Accusations of espionnage and their political use
Posted by worriedlebanese on 28/02/2007
As regular as clockwork, every couple of year Egypt offers the world a highly mediatised court case featuring three basic ingredients: scandal, sex and the West (or something similar, ie Israel). In 2004, the Azzam Azzam case finally came to an end when the Egyptian authorities released the Druze Israeli citizen in a “swap” operation with the Israeli government (against six Egyptian students). It all started in 1996 when Azzam was inprisoned and later tried for spying of being an Egyptian spy later tried for industrial espionage: using women’s underwear soaked in invisible ink to pass information to Israel’s. Even his lawyer risked disciplinary action for defending an Israeli spy.
Today, Mohammed al-Attar’s trial resumed. He was arrested at the airport on New Years day, charged of being a Mossad agent. A Canadian newspaper published a transcript of his confession (probably exerted through torture) in which he admits having recruited gay or impoverished Arabs in Canada (where he works as a waiter) for Mossad.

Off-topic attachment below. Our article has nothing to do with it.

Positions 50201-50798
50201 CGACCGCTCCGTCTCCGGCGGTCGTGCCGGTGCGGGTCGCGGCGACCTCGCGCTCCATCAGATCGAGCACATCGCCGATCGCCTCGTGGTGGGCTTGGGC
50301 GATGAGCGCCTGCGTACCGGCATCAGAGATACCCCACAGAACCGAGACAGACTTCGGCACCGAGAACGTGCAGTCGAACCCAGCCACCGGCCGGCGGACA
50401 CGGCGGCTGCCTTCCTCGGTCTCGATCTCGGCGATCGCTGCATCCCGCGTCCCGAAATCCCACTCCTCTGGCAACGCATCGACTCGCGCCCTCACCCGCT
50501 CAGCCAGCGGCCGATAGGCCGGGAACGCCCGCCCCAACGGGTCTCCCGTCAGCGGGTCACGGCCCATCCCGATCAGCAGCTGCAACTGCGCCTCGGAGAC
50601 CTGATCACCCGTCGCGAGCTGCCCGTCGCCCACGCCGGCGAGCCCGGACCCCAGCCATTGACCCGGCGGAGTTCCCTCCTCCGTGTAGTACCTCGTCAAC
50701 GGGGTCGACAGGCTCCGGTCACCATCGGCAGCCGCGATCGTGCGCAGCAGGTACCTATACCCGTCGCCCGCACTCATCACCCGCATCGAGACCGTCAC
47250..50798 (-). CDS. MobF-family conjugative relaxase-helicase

Here again, we find the same ingredients: sex and espionnage… and all for the account of Israel.
This says a lot about Egypt’s attitude towards Israel almost 27 years after Camp David (in which it signed peace with Israel). In three years time, Egypt would be at “peace with Israel” for longer than it had been at war, but just like war, peace can be strickingly cold.
In fact, it is so hard for the government to morally defend this political choice that it doesn’t even try to do so. On the contrary, every couple of years it organises a judicial and media circus in which it shows how morally reprehensible Israel is: using Arabs to spy on Egypt. But the Arabs it uses are not ordinary Arabs. The authorities deem it important for the public not to identify with them. They are presented as belonging to a minority (religious or sexual) and are portrayed as being perverts (writing on women’s underwear or being homosexual).
Actually, not only Egypt is not doing anything to promote peace culture and normalise relations with Israel, but it is encouraging a vicious anti-Israeli attitude in the media and in its society. On another hand, it hasn’t made much to support or help the Palestinians. What example or model is that for Peace?